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By Chris Opfer
The lobbying arm of some of the biggest names in franchising has become the face of an ongoing labor policy debate in Washington over joint employership. The group is focusing on what it says is the main risk to small businesses.
From McDonald’s to Microsoft, a wide range of companies are fighting the National Labor Relations Board’s decision to make it easier for businesses affiliated through staffing and other contractual relationships to be found liable for each other’s workers. But whether it’s lobbying on Capitol Hill to undo the decision or pushing the now Republican-controlled NLRB to reconsider it, the International Franchise Association has been at the front of the pack, shaping the move as an attack on modern “mom and pop” shops.
“Our number one, two, and three issue is joint employer and we’ve thrown everything but the kitchen sink at this in the last three years,” Matt Haller, the group’s senior vice president for government affairs, told Bloomberg Law. “We’re not carrying water for one company. This is something that impacts all of our members.”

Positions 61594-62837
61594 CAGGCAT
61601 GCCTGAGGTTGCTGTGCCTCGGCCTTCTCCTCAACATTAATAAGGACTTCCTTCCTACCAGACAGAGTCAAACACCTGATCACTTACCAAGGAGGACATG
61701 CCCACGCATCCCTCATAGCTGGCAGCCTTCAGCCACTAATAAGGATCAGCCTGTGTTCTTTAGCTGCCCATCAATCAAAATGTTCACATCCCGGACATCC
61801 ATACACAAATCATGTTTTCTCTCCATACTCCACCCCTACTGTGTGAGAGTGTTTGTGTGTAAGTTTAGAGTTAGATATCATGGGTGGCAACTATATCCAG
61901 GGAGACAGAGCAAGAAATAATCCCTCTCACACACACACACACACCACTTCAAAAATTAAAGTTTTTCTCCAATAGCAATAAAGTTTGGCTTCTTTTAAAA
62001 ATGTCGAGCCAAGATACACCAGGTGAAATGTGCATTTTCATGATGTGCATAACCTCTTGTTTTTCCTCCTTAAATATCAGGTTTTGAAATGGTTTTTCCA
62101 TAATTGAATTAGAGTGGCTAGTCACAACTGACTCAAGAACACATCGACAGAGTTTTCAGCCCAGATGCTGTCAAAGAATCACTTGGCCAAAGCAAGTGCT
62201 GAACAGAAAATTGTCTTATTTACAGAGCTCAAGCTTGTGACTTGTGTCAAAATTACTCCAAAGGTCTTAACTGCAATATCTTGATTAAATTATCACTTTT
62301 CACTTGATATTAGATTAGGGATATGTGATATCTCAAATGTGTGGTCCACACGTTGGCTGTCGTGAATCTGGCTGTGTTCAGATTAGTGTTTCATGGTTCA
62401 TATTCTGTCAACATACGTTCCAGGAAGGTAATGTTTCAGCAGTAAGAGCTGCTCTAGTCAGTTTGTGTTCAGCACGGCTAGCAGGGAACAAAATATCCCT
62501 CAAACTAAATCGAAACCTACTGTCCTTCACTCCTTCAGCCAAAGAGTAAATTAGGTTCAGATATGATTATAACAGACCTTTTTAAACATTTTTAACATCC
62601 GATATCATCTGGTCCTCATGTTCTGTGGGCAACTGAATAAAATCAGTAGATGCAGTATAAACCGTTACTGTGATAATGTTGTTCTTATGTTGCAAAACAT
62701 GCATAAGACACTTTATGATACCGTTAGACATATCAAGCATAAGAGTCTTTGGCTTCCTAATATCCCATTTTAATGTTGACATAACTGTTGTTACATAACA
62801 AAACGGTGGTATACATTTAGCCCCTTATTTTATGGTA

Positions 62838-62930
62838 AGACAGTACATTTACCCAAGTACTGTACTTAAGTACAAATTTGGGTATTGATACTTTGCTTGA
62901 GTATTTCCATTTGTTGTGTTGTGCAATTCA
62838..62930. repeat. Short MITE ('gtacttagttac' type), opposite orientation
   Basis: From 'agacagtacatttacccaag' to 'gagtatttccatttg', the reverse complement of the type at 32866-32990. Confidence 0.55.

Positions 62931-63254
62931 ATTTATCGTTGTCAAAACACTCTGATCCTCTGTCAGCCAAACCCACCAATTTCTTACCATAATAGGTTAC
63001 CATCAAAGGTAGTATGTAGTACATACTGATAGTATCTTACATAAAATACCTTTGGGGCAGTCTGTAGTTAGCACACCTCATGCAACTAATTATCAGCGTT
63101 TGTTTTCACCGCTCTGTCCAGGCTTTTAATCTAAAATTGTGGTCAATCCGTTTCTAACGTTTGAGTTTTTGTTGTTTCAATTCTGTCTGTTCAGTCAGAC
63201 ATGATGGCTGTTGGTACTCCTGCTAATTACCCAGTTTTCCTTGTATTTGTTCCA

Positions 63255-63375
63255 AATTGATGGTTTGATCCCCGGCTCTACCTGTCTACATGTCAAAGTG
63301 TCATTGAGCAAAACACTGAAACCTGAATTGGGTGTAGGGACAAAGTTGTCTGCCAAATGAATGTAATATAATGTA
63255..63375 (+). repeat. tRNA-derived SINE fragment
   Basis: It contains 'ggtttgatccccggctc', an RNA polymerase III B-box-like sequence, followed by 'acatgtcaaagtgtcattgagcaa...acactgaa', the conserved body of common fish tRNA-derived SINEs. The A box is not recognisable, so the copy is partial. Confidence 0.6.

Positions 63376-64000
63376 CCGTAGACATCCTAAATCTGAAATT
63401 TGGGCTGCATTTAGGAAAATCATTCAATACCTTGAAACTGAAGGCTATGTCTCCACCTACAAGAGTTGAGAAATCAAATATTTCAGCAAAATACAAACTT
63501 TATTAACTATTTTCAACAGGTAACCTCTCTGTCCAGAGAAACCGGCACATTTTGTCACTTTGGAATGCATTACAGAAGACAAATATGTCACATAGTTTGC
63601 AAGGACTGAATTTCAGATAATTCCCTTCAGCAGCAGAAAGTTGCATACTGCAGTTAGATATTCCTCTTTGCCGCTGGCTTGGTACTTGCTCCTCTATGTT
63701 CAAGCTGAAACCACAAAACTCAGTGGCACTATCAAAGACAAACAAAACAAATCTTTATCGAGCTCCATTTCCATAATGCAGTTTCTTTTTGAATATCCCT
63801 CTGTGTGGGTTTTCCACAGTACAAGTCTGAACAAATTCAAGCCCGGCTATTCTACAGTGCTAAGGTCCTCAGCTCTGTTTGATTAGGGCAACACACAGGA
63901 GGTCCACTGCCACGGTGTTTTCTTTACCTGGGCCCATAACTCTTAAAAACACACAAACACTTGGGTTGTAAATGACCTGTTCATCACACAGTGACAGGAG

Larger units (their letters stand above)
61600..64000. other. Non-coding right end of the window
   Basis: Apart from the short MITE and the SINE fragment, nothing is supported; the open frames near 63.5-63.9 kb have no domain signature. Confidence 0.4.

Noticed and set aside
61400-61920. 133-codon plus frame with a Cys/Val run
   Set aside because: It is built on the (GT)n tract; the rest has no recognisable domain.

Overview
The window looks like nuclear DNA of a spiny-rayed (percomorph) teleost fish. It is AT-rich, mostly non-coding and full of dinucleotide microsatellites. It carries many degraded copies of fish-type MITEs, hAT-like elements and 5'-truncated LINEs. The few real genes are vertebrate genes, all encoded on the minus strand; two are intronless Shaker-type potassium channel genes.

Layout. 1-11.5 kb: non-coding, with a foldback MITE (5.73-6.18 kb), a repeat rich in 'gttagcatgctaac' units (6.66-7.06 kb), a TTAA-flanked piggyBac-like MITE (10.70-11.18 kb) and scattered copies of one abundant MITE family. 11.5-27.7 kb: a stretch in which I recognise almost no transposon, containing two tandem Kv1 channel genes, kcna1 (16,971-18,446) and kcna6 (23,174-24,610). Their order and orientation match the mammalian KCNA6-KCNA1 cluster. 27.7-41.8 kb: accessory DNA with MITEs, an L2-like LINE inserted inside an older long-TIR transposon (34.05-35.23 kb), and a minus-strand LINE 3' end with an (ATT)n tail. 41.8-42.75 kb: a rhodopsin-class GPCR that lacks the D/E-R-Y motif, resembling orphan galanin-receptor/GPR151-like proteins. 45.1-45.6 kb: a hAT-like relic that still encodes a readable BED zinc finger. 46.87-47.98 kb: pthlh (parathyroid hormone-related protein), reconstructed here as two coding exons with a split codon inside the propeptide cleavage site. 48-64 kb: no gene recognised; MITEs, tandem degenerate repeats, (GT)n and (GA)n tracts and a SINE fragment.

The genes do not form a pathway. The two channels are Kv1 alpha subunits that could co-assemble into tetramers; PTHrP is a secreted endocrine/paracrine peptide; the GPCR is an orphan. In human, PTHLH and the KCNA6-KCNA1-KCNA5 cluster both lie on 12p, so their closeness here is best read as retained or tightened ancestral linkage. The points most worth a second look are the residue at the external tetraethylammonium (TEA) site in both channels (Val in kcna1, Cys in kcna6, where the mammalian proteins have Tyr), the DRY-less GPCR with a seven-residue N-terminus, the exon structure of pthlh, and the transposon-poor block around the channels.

The NLRB in 2015 ruled that a company may be considered a joint employer of another business’s workers if it exerts even indirect control over them. That means more than one company could be forced to collectively bargain with those workers and may be on the hook for unfair labor practices under federal law, not to mention workplace safety and pay disputes if the ruling is adopted elsewhere.
“What offends corporate lobbying industries is workers standing up for their rights to organize,” Celine McNicholas, who was the NLRB’s director of congressional and public affairs during the Obama administration, told Bloomberg Law. “If the real enemy here is a unionized workforce, you ought not hide behind the joint employer standard.”
The 14,000 member IFA represents both franchisers—like McDonald’s, Domino’s, Dunkin’ Donuts, Supercuts, Hilton, and Choice Hotels—and franchisee operators. Two of the companies— McDonald’s and Domino’s—have been the subject of high-profile joint employer lawsuits since the board’s decision. The IFA spent at least $1 million a year on federal lobbying from 2014 to 2016 and is on track to do the same this year.